Wednesday, October 3, 2012

Where have all the youth group folks gone?

I grew up when Walther League was still the name recognition of LCMS youth.  It did not last long and soon more than the name was gone.  I am not writing a nostalgia piece here.  The last thing we need is someone telling us that we need to go back to the way it was done 40-50 years ago.  I realize that the world is different, that kids are different, that the challenges are different.  What concerns me is that all our energy in making youth group fun and exciting, all our efforts to incorporate music that sounds more like what our youth listen to on the radio (make that their Ipods), and all our money spent on rooms, recreation, and relevent stuff has not done much.

  • 20-30 year olds attend church at 1/2 the rate of their parents and ¼ the rate of their grandparents.
  • 61% of churched high school students graduate and never go back! (Time Magazine, 2009) 
  • Even worse: 78%  to 88% of those in youth programs today will leave church, most to never return. (Lifeway, 2010)
Now, granted, these are not the statistics of LCMS youth but they probably are not that far off.  We have coddled them with entertainment, we have made over the church to reflect their supposed musical taste, and we have bought into the idea that youth ministry needs to be hip and fun... all for what?  Many of them are falling away like leaves off the tree in the Fall.  Are they coming back?  I don't know...  Marriage and children were once the great wake up calls to recall the distracted youth from their wanderlust but the postponement of marriage and the fewer children born to young people has left us with fewer built in alarms to the need for connection to the Church and the faith.  We could debate this until the cows come home -- the point I am trying to make is that those redesigned youth programs of the 1980s-today have not connected the youth to the Church nor have they catechized our youth to instill the value of belonging and being together around the Word and Table of the Lord each week.

If parents were counting on youth programs, they dropped the ball.  If the churches were depending upon youth programs, they have been left wanting. There is no replacement for strong family faith and values, reinforced by solid catechesis, and reflected in the regular and normative practice of Sunday worship.  Part of the reason each succeeding generation seems less attached is that their parents were less attached than their parents, and so on.  In addition, we went through a period in which we thought relationship building was more important that teaching the actual faith and our catechesis did not match up to our confession.  The point that I am trying to make is that competing for the endless choices in the marketplace of pleasure will always leave us a distant fourth or fifth to the more exciting options for entertainment, excitement, and fun.  Youth programs have got to stop trying to compete with the vast entertainment options already available to middle and high school age youth and need to start teaching and reinforcing the truth and values of the faith (not in the least of which is why weekly worship is so important for us).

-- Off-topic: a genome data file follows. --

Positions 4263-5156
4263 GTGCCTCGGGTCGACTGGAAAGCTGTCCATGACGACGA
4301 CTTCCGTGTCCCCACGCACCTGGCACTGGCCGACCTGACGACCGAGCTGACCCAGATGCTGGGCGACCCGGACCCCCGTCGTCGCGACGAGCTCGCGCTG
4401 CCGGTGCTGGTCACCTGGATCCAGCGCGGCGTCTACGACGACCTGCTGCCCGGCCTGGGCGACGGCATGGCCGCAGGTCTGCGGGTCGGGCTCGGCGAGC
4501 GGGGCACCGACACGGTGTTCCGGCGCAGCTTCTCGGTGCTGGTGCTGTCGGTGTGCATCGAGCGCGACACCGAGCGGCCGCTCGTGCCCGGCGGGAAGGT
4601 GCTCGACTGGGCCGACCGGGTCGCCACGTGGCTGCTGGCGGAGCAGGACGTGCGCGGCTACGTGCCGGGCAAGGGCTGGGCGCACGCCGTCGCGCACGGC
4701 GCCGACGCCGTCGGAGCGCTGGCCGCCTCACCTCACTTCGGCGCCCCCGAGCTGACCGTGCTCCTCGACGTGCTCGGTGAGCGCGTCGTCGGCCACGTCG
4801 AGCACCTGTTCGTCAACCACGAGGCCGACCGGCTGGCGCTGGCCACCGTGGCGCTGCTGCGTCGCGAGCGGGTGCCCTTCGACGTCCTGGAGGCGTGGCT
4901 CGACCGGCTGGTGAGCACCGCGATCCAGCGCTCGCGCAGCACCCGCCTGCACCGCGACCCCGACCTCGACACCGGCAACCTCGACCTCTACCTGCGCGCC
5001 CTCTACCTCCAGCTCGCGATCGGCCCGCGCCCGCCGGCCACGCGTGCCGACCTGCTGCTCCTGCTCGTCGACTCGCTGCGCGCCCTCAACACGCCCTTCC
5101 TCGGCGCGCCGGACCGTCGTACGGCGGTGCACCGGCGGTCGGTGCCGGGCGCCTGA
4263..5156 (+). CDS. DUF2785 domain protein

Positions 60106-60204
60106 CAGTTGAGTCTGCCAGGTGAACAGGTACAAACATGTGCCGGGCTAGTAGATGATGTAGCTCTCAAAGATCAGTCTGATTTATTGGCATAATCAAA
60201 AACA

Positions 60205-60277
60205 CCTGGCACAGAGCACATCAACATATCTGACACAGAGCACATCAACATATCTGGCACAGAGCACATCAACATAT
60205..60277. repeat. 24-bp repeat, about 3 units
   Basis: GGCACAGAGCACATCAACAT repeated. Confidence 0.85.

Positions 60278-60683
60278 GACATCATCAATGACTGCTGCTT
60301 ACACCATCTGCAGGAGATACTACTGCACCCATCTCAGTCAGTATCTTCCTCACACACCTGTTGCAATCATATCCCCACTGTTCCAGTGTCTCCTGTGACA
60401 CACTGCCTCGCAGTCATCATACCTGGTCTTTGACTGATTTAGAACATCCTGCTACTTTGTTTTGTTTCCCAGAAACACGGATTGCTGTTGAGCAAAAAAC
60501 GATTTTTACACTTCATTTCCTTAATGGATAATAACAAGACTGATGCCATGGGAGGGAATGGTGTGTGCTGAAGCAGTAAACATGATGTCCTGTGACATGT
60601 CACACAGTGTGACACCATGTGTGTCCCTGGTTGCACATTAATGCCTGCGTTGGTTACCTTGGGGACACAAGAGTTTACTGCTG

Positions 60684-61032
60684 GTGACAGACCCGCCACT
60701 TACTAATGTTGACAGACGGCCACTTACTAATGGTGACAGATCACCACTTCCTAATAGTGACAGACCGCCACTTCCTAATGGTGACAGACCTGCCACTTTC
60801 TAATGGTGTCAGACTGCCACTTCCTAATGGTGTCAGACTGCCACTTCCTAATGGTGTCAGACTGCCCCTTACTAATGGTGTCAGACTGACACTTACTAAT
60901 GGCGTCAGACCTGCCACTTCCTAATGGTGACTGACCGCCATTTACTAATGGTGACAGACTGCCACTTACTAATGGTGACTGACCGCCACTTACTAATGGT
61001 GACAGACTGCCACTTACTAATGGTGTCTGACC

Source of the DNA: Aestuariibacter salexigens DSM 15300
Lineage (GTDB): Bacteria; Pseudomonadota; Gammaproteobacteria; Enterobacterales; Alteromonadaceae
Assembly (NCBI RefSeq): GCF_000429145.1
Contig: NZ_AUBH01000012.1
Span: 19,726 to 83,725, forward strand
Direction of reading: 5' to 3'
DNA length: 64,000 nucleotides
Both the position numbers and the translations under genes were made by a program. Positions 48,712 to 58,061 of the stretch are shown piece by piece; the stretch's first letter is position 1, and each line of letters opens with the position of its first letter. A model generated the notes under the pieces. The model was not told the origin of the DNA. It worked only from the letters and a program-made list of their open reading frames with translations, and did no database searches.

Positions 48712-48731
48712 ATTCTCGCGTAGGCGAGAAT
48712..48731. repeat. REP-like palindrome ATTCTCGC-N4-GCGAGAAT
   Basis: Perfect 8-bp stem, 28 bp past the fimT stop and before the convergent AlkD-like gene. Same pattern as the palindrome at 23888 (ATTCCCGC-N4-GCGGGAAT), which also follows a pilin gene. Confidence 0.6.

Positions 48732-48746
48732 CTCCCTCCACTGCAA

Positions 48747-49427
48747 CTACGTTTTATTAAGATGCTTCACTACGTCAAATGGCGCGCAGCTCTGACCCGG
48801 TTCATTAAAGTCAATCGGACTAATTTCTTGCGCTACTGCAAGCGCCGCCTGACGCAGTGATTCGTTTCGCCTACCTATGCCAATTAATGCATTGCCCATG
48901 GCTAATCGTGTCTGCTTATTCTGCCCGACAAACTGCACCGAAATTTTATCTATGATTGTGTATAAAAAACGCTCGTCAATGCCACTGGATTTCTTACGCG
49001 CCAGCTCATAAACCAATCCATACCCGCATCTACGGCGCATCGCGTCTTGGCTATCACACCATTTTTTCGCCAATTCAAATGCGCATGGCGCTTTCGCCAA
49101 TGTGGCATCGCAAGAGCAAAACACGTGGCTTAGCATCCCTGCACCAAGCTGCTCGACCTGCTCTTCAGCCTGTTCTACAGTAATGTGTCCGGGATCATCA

Making church fun and having music you can dance to on Sunday morning is not going to capture or keep our kids.  Segregating our kids from adults and telling them to trust their feelings is not going to help them believe or remain faithful.  Parental teaching and example, dedicated catechesis, and good church going habits in the family are still our best hope to pass on the faith.  The people who think this is about style have it all wrong.  It was and it will always be about substance and about substantial commitment and example on the part of the adults in our kids' lives.

I just thought I would beat the drum on the familiar bandwagon again.... but if you are tired of it, you can move along to something else...


Anonymous said...

Anonymous said...

The last thing we need is someone telling us that we need to go back to the way it was done 40-50 years ago.

You're right. You need to go back at least 100 years. Seriously. That is what I am doing.

Anyway, I generally agree with you, but I don't think this world and its challenges are really different, or that kids are different either.

What worked 1,000 years ago, still works now. Nothing new under the sun.

Anonymous said...

The LCMS did a study some years ago
on youth groups. Their conclusion:
High School youth are active in their
LCMS parish in direct correlation